On the other hand, the facts are out, but the emotion is lukewarm, about the statistics regarding what happens to young men when they are raised without responsible fathers in the home. There has been generations of time to address the clear issue of fatherless homes, but nothing substantive happens at the family level. This is one of the key issues in the looting and constant confrontations with police in Ferguson.
I have never pointed out--in any of my posts—that, 72 percent of African-American children are raised in a single parent home. I only bring it up here because the situation in Ferguson calls for it. If video is a good indicator, the perpetrators of violence and looting of Ferguson, not condoned by truly concerned citizens, are 99+ percent young Blacks. In the first night of looting, reports were that only one Black looting suspect was from Ferguson.
When young people, especially young men, are brought up without fathers, they are prone to prove themselves to other immature and fatherless young men. In his book, Fatherless America, David Blankenhorn states, “For boys, the most socially acute manifestation of paternal disinvestment is juvenile violence.” This is truly being manifested in Ferguson during the violence there.
The anger is not that a young Black man was killed. It is because a white police officer was involved. Over 90 percent of Blacks are killed by other Blacks. This is common enough that only the next of kin and friends of the victim raise an eyebrow. But when we can blame someone out of that community, concerned citizens raise their voices more loudly. Those not having the same values as the more responsible protesters see this as a great opportunity for violence—for proving themselves to the people they hang out with, and it is not their fathers.
I am white and I live in the St. Louis area. I am very familiar with Ferguson. I have family and friends who live there and my in-laws had a business there a few years ago. I always knew it as a great example of a very proud mixed community. They are surrounded by other communities who are mostly black and low income. But being black or low income is not the reason a small percentage of them are looting and causing issues beyond the case itself. It’s because those young men and women have been fatherless most of their lives!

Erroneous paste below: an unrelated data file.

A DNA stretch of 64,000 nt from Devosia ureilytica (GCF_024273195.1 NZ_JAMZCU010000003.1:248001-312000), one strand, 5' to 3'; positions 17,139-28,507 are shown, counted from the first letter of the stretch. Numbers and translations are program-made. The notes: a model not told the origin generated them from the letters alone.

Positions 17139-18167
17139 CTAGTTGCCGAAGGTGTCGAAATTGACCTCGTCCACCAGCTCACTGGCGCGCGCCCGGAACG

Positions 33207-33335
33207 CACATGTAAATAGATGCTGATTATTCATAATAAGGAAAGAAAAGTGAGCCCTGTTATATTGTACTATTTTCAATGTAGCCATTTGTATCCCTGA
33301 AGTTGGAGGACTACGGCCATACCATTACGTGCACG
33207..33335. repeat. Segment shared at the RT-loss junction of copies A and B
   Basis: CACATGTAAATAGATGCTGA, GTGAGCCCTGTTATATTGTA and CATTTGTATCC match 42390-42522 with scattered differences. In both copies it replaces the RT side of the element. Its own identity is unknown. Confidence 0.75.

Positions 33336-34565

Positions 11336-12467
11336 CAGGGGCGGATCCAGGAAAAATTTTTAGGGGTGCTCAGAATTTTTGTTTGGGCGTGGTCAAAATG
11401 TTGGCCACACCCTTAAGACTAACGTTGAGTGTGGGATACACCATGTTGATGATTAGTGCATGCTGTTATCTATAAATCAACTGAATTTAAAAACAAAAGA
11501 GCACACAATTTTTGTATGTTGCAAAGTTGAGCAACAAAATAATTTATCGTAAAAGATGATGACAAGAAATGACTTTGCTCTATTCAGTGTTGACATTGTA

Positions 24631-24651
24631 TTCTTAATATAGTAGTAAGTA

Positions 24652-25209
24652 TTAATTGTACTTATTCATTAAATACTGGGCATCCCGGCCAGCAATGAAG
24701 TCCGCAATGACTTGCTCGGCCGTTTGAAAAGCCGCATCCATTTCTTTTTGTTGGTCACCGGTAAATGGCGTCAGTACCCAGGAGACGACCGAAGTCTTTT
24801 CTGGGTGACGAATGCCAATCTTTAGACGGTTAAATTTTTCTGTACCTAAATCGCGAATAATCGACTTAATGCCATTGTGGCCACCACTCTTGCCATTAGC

Did I interview every looter to know this is the situation? Of course not, but I am convinced that it is overwhelmingly true that most do not have involved fathers. Certainly, some single mothers can control their children. What is missing is the fact that while a young man can get love and attention from his mother, and respect her for that, he also needs to find acceptance and respect from a male. If that male is not a father or a respected mentor, that acceptance may be found in the streets. And the streets have a different code of ethics!
The facts will determine whether the white officer was guilty of excessive force and a crime, or if he was in fear of his safety and defending himself from an enraged young man. None of us know that yet. What we do know is that opportunists are making the situation much more dangerous, potentially causing more deaths than Michael Brown’s. The added tensions would likely not have occurred if restraint was shown on both sides. But when the restraint on the part of police was eased, as many agreed should happen, the opportunists moved back in.
Respect for authority is taught in the homes. Sometimes authority oversteps! More often, however, authority is challenged out of a perceived or learned distrust. If you do not trust that authority, violence will never bring trust to either side. The answer can't be solved at this level, it must be dealt with at its root cause.
When you ask why there is violence almost every time an incident like this happens--and continue asking why to the answers of the previous whys-- eventually you will get there. The real problem--the root issue--in Ferguson and America, is the failure to encourage and successfully create more structured two-parent families.